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Latitude: 55.4613 / 55°27'40"N
Longitude: -4.6395 / 4°38'22"W
OS Eastings: 233212
OS Northings: 621775
OS Grid: NS332217
Mapcode National: GBR 39.XVSH
Mapcode Global: WH2PP.PZXN
Plus Code: 9C7QF966+G6
Entry Name: County Buildings, Wellington Square, Ayr
Listing Name: Wellington Square, County Buildings Including Gates
Listing Date: 5 February 1971
Source: Historic Scotland
Source ID: 394628
Historic Scotland Designation Reference: LB47250
Building Class: Cultural
County: South Ayrshire
Electoral Ward: Ayr West
Traditional County: Ayrshire
Tagged with: Architectural structure
Alexander Mair, 1931. 2-storey, basement and attic, 17-bay inter-war classical County Buildings, with inner courtyards (adjoins Sheriff Court, see separate list description). Ashlar; channelled at ground floor. Base course; dividing band course; cornice; blocking course. Round-arched windows at ground floor.
W (PLACE DE SAINT-GERMAIN-EN-LAYE) ELEVATION: 17-bay, grouped 3-4-3-4-3; iron grilles to basement openings; cill blocks, cornices and balconies to 1st floor windows (no balconies to outer bays of end pavilions). Advanced pedimented 3-bay central entrance; Ionic columns flank central bay; keystone to square-headed entrance; 2-leaf timber door; geometrical letterbox fanlight; geometrical 'A' to wreath roundel within; 'God Shaw The Richt' (Motto of the County) and carved Coat of Arms to pediment above; flanking single windows at basement, ground and 1st floor; iron flanking flagbearers. Regular fenestration at basement, ground and 1st floor to 4 recessed bays flanking. Regular fenestration at basement, ground and 1st floor to advanced 3-bay end pavilions.
S (SIDE) ELEVATION: 27-bay, grouped 4-17-3-3; architraves and aprons to 1st floor windows. Regular fenestration at basement, ground and 1st floor to advanced 4-bays to outer left (3 bays to right further advanced) (cill blocks, cornices and balconies to 1st floor windows); pedimented doorpiece to penultimate bay to right; roundel square-headed margin; 2-leaf timber door; letterbox fanlight. Regular fenestration to 17 bays at ground, 1st and attic floors; keystoned-arched entrance to courtyard to 9th bay to left; cill blocks to bowed balcony at 1st floor window aligned above. Advanced 3-bay section to right; central doorpiece as for 4 bays to outer left, single window aligned above at 1st floor; regular fenestration to remaining bays (cill blocks, cornices and balconies to 1st floor windows). Corniced, square-headed central entrance to 3-bay section to outer right, single window aligned above at 1st floor; regular fenestration to remaining bays.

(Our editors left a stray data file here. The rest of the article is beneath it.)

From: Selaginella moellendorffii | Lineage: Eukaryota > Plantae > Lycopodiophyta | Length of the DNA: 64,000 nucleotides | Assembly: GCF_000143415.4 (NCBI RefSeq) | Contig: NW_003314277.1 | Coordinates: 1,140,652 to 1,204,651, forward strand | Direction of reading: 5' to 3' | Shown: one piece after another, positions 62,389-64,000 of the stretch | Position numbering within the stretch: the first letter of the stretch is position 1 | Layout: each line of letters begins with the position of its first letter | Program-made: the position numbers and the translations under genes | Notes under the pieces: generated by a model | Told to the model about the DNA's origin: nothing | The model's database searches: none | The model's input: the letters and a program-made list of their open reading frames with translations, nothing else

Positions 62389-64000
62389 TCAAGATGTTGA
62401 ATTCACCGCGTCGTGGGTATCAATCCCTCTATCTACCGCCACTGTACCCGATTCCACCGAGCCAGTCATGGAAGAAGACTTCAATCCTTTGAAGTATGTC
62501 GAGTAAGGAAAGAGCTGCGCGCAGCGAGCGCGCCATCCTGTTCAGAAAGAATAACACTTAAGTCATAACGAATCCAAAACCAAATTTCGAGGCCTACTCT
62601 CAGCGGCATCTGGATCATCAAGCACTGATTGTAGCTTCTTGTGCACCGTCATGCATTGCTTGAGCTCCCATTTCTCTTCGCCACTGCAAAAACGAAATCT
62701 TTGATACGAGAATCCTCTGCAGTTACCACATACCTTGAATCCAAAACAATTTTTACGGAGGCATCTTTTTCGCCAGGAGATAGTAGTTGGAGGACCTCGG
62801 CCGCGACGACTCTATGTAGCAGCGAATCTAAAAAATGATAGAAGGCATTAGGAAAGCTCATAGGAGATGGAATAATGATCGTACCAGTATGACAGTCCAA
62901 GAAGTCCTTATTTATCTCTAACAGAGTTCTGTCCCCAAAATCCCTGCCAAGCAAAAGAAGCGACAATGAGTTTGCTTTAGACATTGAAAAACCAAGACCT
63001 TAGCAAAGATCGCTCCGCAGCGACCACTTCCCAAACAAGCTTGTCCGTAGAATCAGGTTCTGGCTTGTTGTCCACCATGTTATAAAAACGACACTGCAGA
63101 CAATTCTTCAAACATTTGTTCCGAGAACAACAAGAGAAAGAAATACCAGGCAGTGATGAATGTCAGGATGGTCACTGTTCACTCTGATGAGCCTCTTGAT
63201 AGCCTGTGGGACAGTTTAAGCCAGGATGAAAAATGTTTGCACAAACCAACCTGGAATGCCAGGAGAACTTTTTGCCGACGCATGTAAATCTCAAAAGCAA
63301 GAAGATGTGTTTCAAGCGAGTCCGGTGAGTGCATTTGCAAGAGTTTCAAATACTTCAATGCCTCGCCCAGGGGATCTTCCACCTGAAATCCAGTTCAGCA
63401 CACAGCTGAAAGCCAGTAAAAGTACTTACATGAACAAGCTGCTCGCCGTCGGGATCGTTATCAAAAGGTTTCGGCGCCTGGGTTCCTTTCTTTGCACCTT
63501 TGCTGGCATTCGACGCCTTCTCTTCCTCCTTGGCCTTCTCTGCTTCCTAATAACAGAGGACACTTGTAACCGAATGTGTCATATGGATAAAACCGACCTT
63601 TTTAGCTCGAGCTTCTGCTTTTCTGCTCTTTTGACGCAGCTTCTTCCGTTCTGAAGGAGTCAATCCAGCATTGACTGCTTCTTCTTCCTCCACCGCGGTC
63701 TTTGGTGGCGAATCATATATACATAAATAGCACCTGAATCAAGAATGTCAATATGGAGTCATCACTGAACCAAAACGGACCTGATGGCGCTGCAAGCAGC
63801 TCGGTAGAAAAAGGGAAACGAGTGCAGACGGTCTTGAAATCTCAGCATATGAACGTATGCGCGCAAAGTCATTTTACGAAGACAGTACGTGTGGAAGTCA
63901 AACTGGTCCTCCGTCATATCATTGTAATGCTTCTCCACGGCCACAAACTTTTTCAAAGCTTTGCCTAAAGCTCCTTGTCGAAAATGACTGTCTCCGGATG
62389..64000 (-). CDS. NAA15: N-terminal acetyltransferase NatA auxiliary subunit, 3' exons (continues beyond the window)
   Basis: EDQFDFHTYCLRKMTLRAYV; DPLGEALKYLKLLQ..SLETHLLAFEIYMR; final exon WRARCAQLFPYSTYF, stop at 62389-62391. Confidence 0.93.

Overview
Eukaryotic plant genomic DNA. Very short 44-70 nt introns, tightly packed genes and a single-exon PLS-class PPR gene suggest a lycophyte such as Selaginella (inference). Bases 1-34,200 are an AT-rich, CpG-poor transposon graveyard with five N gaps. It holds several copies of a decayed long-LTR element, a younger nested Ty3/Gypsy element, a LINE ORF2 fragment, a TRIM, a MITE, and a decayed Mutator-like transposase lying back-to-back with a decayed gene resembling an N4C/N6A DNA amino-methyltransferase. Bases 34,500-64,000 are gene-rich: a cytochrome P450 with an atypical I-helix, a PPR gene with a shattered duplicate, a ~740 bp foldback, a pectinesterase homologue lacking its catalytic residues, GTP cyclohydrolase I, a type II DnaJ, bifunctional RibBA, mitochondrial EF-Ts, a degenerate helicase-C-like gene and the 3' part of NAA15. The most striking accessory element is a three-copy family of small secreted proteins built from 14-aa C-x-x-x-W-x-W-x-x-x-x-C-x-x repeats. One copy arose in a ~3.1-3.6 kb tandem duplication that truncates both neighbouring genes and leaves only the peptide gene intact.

N (BATH PLACE) ELEVATION: reverse of S elevation (see above) with following exceptions; round arched entrance to central bay of 3 bays to outer left; alterations at attic to 17-bay section to outer right.
Predominantly steel and timber casement windows; secondary glazing. Slate roof; rooflights; corniced ridge stacks; circular cans.
INTERIOR: 2 semi-circular staircases rise from Entrance Hall, giving access to the Council Chamber and suite of committee rooms at 1st floor; leaded stained glass windows to stairs. Committee rooms named after the 5 burghs in South Ayrshire - Troon, Prestwick, Ayr, Girvan and Maybole. Council Chamber, committee rooms and members' corridor finished in fumed oak; sliding partitions to Council Chamber to enable adjoining committee rooms to provide additional floor space for large functions.
GATES: 2-leaf iron gates to courtyard entrances; elaborate detailing, including 'A' to central roundel and Greek keywork frieze.
B Group with Nos 1-12 (Inclusive), 16-27 (Inclusive), Sheriff Court (No 14), Monuments to James George Smith Neill, Earl of Eglinton and Wintoun, Sir James Fergusson of Kilkerran, War Memorial, and Gatepiers, Gates and Boundary Walls. The original County Buildings (now Sheriff Court) housed administrative offices, the Sheriff Court and on the site of the current County Buildings, the County Gaol. With the increase in responsibility of Ayr County Council, following the local Government (Scotland) Act of 1929 however, it became clear that the original accommodation was inadequate. The prison was demolished, and the present building erected. Smaller courtyard entered via Bath Place, adjoined the original County Buildings (access now denied). Mair's work is notable for his sympathetic alignment to Wallace's Ayr Sheriff Court, without any slavish copying, and his attention to detail bringing the classical inspiration into the 20th century, note for example the Art Deco influenced window detailing.
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